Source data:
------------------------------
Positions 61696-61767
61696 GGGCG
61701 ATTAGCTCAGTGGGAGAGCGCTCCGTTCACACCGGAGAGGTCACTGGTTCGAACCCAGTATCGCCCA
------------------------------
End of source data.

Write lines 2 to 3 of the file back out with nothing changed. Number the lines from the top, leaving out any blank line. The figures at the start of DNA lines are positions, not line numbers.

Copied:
61696 GGGCG
61701 ATTAGCTCAGTGGGAGAGCGCTCCGTTCACACCGGAGAGGTCACTGGTTCGAACCCAGTATCGCCCA